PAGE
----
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Can You Go to Jail for Driving Without a License?

what happens if you get in an accident without a licenseDriving without a license could mean having no valid license or just not having it in your possession. The difference between the two could be jail or no jail.

Texas law requires that you be licensed to drive and also be able to display your license at the request of a law enforcement officer. If you have a valid license but don’t have it with you when you are stopped, it usually results only in a summons to appear in court, at which time you can simply present your valid license and pay a $10 fee to dismiss the charge.

But unlicensed drivers, and those whose licenses have been suspended or revoked, face far graver consequences, the most serious being a mandatory jail sentence.

A first-time unlicensed driver in Texas commits an offense punishable by a fine of up to $200. A second-time infraction within a year of the first is a misdemeanor, drawing a fine of up to $200. And a third-time infraction within a year of the second carries a fine of up to $500, plus a jail sentence of at least 72 hours and as long as six months.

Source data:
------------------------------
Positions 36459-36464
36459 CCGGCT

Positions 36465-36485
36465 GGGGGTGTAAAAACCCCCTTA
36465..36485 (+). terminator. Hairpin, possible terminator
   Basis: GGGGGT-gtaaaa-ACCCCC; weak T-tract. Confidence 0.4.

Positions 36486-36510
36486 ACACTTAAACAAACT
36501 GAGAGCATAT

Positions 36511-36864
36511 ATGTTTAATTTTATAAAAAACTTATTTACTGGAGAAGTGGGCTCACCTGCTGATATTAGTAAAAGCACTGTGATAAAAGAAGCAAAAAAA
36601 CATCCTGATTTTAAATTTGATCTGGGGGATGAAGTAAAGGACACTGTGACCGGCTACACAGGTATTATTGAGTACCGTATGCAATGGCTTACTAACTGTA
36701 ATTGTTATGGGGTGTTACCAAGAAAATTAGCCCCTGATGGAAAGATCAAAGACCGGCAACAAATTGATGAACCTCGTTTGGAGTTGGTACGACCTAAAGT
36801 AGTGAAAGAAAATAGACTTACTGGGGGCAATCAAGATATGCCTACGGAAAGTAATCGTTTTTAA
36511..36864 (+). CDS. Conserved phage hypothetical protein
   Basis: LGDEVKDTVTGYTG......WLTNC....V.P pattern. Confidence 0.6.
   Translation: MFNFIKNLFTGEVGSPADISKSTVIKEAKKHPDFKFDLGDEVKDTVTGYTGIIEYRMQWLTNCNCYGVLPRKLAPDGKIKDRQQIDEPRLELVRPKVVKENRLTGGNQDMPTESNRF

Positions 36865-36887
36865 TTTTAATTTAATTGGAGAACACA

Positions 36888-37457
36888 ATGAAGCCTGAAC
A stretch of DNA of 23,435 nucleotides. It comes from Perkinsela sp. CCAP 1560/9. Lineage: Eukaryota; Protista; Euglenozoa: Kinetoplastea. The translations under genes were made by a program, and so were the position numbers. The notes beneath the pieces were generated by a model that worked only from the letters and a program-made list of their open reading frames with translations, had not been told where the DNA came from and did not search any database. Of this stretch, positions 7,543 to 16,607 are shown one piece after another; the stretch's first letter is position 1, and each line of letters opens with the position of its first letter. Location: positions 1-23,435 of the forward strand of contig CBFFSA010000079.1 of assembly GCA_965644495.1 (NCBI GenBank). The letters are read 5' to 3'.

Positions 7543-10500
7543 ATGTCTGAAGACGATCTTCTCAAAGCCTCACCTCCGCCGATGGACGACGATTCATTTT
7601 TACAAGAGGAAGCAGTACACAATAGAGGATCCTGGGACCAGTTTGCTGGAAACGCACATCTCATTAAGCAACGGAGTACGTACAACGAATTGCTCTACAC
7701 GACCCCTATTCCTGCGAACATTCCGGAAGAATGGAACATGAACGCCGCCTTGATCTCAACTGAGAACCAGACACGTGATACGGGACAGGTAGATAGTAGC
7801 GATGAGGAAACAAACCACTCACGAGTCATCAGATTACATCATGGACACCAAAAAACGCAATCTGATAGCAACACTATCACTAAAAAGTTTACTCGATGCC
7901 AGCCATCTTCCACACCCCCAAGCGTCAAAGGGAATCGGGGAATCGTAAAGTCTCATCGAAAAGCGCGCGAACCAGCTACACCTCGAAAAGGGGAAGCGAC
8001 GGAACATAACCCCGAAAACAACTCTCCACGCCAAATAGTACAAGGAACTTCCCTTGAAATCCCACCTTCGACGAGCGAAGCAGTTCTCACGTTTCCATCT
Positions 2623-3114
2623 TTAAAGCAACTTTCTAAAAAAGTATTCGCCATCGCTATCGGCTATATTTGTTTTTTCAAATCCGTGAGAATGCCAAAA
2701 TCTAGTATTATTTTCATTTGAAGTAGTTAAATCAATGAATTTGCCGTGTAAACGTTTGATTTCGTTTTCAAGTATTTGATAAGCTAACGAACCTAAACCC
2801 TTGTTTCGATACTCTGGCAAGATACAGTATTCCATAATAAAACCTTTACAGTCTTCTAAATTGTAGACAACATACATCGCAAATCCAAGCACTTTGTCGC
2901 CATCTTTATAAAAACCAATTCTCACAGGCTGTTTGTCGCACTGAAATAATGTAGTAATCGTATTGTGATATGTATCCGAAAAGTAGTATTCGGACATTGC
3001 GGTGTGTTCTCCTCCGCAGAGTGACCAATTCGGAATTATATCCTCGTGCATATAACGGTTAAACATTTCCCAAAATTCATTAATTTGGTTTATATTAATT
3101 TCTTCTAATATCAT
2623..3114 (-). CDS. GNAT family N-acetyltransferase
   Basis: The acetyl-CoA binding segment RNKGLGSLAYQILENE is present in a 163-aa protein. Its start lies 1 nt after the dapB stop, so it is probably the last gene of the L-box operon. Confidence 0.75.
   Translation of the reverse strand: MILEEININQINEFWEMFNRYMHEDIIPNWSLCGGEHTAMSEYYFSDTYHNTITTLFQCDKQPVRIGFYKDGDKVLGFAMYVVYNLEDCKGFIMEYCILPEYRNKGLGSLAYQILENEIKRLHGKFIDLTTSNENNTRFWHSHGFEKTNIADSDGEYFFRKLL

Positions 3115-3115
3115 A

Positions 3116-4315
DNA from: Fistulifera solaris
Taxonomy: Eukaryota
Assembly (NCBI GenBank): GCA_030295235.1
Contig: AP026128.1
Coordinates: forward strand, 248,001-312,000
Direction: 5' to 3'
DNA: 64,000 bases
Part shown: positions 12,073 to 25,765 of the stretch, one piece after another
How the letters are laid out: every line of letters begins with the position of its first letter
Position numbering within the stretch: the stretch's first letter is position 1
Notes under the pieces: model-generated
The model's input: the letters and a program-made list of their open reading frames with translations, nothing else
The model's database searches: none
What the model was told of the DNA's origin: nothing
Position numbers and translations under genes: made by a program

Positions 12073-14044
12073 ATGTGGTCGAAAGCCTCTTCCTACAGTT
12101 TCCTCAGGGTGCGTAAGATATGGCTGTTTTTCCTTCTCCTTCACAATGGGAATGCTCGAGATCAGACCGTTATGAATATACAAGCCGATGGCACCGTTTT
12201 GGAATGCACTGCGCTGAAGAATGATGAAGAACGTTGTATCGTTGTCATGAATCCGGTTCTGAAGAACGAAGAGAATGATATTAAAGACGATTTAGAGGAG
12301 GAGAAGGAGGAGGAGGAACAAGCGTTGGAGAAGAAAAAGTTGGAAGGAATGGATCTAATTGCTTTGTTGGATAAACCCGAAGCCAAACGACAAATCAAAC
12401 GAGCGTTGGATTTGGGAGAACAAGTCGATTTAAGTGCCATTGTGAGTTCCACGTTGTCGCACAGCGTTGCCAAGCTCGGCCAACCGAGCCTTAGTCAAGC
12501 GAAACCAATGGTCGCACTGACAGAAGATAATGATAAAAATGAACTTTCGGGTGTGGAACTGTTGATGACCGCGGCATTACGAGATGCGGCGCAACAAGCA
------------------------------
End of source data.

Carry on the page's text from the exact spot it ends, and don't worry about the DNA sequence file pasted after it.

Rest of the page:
What’s more, if in addition to driving without a license you were driving without insurance and were at fault in a car accident that resulted in serious injury or death to another person, the offense escalates to a Class A misdemeanor punishable by a $4,000 fine and/or a maximum of one year in jail.

Stiffer penalties generally apply for driving while your license is suspended or revoked. A first offense is a Class C misdemeanor carrying a fine of up to $500. A second offense is a Class B misdemeanor if, in addition, you do not possess proof of insurance. In that instance, you face a fine of up to $2,000 and a maximum of six months in jail. If you drive while your license is suspended or revoked, have no insurance and are at fault in an injury-causing accident, you can be convicted of a Class A misdemeanor punishable by a fine of up to $4,000 and a maximum of one year in jail.

Conviction of driving while suspended also causes the suspension to be extended for the same term as originally ordered. Further, you may be assessed a $250 annual surcharge for three years.

To determine the penalties you may face for driving without a license, consult with an experienced defense attorney at The Law Firm of Richard L. Ellison P.C. Call us at 844-337-5819 or contact us online to arrange a free consultation.